The Steve Martin faux noir comedy “Dead Men Don’t Wear Plaid” was on one of the cable channels recently. This isn’t a question about the movie itself, but about one of the lines in it. Late in the movie there is a scene where Charles Laughton comes into a bar and orders himself a drink. “Nothing alcoholic. Oh, a beer maybe. Liquor goes to my feet.” What the heck does that mean?
It’s a play on "“champagne goes straight to my head” - and perhaps that’s all it is, just a silly twist on a cliche that was common in movies
It’s a joke. Jokes are funny.
He can’t walk straight (or stand) when he’s drunk.
“Alcohol’s bad for my legs.”
“No, they spread.”
It means he’s an alcoholic. Beer’s not really alcoholic. And he can handle his alcohol anyway – it doesn’t go to his head. Sure, he falls over, but that’s not because he’s drunk. People not recognising how stupid they are is a staple of humour.
Just for completeness, that clip comes from The Bribe (1949) starring Robert Taylor, Ava Gardner, Charles Laughton. Also Vincent Price.
Not having heard the line before, this was my interpretation just reading the OP.
I’m sure the play on “goes to your head” is also true, but this also makes sense. When he drinks liquor, he start losing his balance fairly quickly. Beer, being less alcoholic, doesn’t affect him as quickly.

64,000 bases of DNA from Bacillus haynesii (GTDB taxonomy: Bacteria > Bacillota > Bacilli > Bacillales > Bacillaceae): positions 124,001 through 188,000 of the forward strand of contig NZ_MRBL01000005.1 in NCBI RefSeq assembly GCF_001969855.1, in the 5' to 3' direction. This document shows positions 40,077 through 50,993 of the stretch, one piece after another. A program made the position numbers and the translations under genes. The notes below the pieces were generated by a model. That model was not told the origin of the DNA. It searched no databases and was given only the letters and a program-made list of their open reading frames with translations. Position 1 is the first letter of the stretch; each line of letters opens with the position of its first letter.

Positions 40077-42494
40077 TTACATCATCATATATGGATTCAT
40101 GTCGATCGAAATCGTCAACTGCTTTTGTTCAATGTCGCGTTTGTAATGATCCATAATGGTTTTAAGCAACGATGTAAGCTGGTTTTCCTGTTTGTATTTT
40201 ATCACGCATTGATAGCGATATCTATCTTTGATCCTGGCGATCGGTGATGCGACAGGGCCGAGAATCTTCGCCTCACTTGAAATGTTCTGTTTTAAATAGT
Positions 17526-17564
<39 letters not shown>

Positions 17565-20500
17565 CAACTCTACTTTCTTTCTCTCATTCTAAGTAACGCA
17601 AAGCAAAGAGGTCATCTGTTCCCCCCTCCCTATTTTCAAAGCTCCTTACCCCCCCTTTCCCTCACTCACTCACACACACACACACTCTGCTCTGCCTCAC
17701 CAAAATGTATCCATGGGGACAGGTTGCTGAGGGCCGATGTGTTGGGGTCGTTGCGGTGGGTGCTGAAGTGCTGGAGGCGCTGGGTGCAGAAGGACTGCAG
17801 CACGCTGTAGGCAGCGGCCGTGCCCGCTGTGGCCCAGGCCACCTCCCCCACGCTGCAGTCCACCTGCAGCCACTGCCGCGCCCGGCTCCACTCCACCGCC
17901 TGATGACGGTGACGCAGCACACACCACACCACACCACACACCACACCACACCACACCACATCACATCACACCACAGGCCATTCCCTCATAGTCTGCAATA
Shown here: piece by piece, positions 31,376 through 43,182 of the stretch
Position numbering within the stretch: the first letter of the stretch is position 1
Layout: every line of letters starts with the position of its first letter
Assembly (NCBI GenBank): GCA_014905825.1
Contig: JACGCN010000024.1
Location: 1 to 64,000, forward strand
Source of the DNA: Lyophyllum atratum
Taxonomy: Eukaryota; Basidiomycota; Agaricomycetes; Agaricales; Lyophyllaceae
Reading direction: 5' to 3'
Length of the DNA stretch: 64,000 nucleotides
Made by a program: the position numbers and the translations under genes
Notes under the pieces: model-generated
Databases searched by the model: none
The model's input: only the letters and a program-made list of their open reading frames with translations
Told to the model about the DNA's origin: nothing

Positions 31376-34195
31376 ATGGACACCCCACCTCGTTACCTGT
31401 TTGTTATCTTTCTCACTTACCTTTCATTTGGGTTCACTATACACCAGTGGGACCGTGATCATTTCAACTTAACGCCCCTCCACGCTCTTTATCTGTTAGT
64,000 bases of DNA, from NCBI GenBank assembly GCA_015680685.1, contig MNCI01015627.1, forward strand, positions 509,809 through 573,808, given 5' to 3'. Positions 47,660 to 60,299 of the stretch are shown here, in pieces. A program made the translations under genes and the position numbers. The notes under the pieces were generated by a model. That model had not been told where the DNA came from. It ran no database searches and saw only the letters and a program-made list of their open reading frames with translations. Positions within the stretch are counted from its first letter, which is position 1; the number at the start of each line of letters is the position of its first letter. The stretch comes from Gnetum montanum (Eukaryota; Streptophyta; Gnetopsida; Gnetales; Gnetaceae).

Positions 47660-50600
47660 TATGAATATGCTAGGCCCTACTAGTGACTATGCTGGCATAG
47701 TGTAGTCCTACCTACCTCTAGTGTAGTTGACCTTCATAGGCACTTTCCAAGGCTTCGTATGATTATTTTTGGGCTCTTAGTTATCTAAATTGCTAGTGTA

And clips with Vincent Price from that movie also appear in “DMDWP”.
OK yeah, I had heard of stuff going to someone’s head, but never their feet. And it makes sense in the context of alcohol (stumbling drunk), I just wasn’t connecting the dots. Thanks all!
Kind of like, “Tequila makes my clothes come off.”
But in reality, it IS going to his head – the alcohol is killing off brain cells related to balance & coordination, which is causing his drunken stumbling.
This. I’m not familiar with it as a general expression, but that’s exactly what that line conveys to me.
Don’t quote me:
As alcohol is absorbed into the bloodstream, it is absorbed into the fluid in your inner ear, changing the specific density of that fluid. When you get a high enough alcohol concentration, the hair fibres in the fluid start to float, and the world spins.
(This is outside my area of knowledge.)
Steve Martin also popularized the idea of Happy Feet. And liquor would make most people’s feet very happy.
“I’m allergic to tequila, it makes me break out in handcuffs.”